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Last Updated: Friday, 22 February 2008, 15:40 GMT
Labour MPs vote for agency rights
Man working in an office [Pic: Creatas]
More than one million people in the UK are employed through agencies
Labour MPs have stepped up pressure on Gordon Brown over rights for agency workers ahead of a meeting on Monday.

Backbenchers rallied enough support to get a second reading for a private member's bill to give temporary workers the same rights as permanent staff.

Mr Brown has pledged an inquiry into the issue instead, but he is to meet union leaders to discuss a way forward.

More than one million people are employed via agencies, which means they do not get benefits such as sick pay.

MPs voted by 147 to 11 - a margin of 136 - to back Labour MP Andrew Miller's bill, proposing to give agency workers the same rights as permanent staff.

Among the 136 Labour MPs who voted for the bill's second reading was former work and pensions secretary Peter Hain.

Industry leaders oppose the bill saying it will lead to job losses and damage competitiveness.

But trade unions say Labour pledged to create a "level playing field" for agency workers in its 2005 manifesto.

'Jam tomorrow'

Tony Woodley, joint general secretary of Unite, said: "The message today sent by Labour MPs to their government could not be any clearer.

"Nothing less than primary legislation, delivered now, can quell the clamour that has come from MPs, the Labour Party's ruling body and from the wider labour movement.

If employers are to be expected to fund holiday and sick pay for temps, then they will simply hire fewer of them
Rxfisher, London

"Hopefully today's vote has also quashed the idea of a commission to look into agency working.

"The evidence of the need for legislation now is overwhelming and we will not accept the promise of jam tomorrow."

Mr Miller's bill was helped on to the next stage by dozens of Labour backbenchers who took part in the debate, many of whom might normally have spent Friday in their constituencies.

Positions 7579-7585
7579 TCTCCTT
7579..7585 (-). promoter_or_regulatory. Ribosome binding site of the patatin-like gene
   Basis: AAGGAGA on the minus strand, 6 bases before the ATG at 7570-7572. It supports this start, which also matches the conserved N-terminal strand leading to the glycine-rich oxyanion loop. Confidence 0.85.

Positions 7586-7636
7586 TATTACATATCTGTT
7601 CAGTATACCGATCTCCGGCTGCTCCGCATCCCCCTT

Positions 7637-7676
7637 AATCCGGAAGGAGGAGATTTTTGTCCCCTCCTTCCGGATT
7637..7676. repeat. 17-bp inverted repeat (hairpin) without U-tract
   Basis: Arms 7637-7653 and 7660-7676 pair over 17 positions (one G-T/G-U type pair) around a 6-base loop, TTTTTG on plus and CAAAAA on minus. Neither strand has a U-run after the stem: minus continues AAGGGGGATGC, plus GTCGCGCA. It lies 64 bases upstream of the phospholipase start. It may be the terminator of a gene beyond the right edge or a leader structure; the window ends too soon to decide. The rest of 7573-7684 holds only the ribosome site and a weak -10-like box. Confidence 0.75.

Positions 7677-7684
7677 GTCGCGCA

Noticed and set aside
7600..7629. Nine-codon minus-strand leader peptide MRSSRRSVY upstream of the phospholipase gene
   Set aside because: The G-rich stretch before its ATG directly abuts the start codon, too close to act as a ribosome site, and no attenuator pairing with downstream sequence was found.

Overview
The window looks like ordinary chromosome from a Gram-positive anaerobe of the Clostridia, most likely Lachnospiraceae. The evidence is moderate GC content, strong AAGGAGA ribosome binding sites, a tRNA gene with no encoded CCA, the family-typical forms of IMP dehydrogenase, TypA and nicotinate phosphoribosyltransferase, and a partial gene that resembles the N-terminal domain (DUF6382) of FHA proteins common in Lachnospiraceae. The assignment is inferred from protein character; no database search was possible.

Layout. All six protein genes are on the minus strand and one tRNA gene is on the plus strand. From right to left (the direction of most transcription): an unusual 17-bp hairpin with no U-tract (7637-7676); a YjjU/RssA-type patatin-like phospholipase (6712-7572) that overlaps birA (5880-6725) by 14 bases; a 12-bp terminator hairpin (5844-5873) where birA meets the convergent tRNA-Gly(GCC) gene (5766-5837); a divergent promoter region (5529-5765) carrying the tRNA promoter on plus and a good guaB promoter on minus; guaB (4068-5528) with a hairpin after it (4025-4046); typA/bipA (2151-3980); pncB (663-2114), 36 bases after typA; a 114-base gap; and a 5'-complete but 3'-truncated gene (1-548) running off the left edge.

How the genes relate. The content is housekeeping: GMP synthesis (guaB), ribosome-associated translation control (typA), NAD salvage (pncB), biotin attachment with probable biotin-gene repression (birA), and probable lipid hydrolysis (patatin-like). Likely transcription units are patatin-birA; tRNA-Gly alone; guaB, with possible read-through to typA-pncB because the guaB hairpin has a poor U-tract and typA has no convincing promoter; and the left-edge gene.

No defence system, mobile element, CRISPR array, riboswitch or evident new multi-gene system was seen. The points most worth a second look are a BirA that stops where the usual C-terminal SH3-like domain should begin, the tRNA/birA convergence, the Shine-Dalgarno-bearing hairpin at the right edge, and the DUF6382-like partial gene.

Mr Miller, MP for Ellesmere Port and Neston, said he was facing the same "doom merchants" who had opposed the introduction of the minimum wage.

He told MPs: "It's in the best long-term interests of the economy to encourage employers to plan for the long term and establish a well-trained and well-motivated workforce.

"What the bill proposes is morally right. How can it be right for people to work alongside each other with the same skills doing precisely the same task and yet one category of employee is worth less than another?"

For the Conservatives, shadow energy minister Charles Hendry said the bill was "fundamentally flawed" and a "blunt instrument".


He said temporary work was "greatly valued by employers and many individuals" and praised the "thriving" agency sector, adding that many people chose to work in it for "positive" reasons, such as increased flexibility or to gain work experience.

Mr Miller's bill would give new rights to 1.4 million agency workers and the same pay and conditions as full-time employees.

But CBI deputy director general John Cridland told BBC Radio 4's Today programme the bill's approach was "scattergun" and that more discussion was needed.

In December, EU ministers failed to reach an agreement on legislation that would have given temporary workers, such as those employed through agencies, similar rights to permanent staff across Europe.

The UK opposed the proposals, saying it would damage the country's flexible labour market and hit jobs, but the legislation will be discussed again this year.

The CBI warned that new rights for agency staff discussed by the EU employment ministers would cost up to 250,000 jobs.

EU stalemate on workers' rights
05 Dec 07 |  Business
New rights 'to cost 250,000 jobs'
10 Sep 07 |  Business

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